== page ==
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The example configuration file provided with Cassandra 1.2.2 has a row_cache_size_in_mb of 0, which switches off row caching entirely. Given that row caching has been touted as giving read performance gains, I was surprised is sets aside no row cache at all, not even a few tens of MB.

Is it actually the case that row caching is no longer worthwhile for most scenarios? Or was it never worthwhile for most scenarios? Is it only worthwhile as a replacement for memcached?

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The row-cache can use a lot of memory: stackoverflow.com/q/7979696/545127 –  Raedwald Mar 1 '13 at 15:55

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up vote 3 down vote accepted

Row caching can help when doing many reads from relatively small column families. Although the data would otherwise be stored in the OS filesystem cache, it is less CPU to build the response from the row cache objects than from the cached SSTable. In some tests I did it was 30% faster reading from the row cache although this will depend a lot on your data model.

Another use case for the row cache is when you want to preferentially pin a column family in the cache rather than rely in the OS caching policy.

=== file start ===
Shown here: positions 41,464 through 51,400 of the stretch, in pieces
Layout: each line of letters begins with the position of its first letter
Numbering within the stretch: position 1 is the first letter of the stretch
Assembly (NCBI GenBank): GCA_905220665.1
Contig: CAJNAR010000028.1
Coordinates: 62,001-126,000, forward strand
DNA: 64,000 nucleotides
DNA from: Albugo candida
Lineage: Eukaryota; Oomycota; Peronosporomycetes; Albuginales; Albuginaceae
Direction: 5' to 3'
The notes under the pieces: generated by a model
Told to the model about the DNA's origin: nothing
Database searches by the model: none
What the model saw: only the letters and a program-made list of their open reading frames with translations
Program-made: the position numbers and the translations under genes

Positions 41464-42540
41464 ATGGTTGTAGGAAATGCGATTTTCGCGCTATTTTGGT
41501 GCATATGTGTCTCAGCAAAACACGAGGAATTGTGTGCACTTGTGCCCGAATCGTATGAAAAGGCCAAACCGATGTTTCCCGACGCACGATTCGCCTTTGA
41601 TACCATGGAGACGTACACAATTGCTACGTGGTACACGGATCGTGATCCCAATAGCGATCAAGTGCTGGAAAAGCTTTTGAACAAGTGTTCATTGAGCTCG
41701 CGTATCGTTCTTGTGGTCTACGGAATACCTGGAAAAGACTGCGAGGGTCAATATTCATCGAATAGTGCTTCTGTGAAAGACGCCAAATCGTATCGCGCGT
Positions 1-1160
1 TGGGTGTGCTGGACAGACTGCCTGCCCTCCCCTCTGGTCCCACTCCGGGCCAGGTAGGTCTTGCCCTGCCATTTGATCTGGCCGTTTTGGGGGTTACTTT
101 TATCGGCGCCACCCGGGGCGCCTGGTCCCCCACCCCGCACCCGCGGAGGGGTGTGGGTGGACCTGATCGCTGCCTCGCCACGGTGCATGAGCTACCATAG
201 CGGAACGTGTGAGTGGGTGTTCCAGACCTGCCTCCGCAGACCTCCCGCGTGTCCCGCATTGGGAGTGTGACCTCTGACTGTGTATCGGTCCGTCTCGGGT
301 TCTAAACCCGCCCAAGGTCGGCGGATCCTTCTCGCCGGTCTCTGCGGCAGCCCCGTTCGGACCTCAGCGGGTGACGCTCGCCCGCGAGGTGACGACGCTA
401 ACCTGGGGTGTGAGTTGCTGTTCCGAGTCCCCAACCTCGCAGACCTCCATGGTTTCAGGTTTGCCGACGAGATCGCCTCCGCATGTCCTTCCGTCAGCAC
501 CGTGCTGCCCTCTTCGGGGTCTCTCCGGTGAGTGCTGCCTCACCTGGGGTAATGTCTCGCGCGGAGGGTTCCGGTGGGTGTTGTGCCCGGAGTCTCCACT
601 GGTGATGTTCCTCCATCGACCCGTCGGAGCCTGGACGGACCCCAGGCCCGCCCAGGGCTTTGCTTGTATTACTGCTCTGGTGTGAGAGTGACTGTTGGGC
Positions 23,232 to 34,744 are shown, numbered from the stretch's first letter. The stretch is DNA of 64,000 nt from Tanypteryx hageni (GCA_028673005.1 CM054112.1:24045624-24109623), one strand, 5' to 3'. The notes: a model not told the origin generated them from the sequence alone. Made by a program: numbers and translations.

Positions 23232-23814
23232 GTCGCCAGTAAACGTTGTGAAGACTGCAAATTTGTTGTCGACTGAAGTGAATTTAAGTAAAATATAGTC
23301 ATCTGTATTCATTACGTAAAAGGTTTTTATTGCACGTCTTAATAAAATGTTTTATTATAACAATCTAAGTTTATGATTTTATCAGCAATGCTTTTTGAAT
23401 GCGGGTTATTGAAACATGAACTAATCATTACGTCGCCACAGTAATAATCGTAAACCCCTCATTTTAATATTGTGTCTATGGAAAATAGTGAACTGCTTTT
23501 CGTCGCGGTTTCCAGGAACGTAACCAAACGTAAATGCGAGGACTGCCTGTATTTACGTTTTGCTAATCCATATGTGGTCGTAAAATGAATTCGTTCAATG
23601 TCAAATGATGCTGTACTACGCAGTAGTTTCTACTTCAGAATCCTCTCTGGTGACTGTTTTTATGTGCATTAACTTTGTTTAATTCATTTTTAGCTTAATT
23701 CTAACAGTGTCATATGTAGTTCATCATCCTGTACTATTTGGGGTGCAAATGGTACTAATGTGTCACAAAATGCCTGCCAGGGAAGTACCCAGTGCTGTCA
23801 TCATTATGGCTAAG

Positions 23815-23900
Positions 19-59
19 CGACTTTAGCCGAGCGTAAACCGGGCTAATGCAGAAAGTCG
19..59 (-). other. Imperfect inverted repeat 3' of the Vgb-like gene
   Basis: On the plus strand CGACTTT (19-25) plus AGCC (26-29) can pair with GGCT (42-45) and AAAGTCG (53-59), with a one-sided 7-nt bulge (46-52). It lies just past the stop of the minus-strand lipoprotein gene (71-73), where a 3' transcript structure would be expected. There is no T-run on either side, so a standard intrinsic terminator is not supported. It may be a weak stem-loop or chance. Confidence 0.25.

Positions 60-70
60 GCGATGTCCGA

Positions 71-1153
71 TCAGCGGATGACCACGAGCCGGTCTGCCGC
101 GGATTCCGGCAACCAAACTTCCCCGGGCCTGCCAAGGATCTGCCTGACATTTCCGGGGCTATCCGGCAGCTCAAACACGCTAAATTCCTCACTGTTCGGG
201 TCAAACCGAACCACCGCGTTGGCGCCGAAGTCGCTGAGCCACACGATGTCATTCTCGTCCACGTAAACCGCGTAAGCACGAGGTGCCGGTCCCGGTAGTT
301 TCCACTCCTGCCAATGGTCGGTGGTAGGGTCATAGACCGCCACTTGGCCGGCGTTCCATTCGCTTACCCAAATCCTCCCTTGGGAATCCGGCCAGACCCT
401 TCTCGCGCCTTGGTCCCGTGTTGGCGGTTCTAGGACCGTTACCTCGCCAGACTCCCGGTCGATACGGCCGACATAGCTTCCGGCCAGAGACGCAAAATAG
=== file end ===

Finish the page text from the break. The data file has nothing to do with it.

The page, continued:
However, for uncachable CFs the row cache can decrease performance. This is probably why it is off by default. You should therefore only use row caching when you get a reasonable hit rate. You can check this from the nodetool info output.

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"it was 30% faster" not a very large improvement for something that can be very memory hungry. –  Raedwald Mar 4 '13 at 11:04

The row cache is now more useful since 2.1 as you do not have to store the entire partition in memory. This is accomplished with the number of rows per partition setting on table definition. It works best for queries where you pick the x most recent and use clustering order by.


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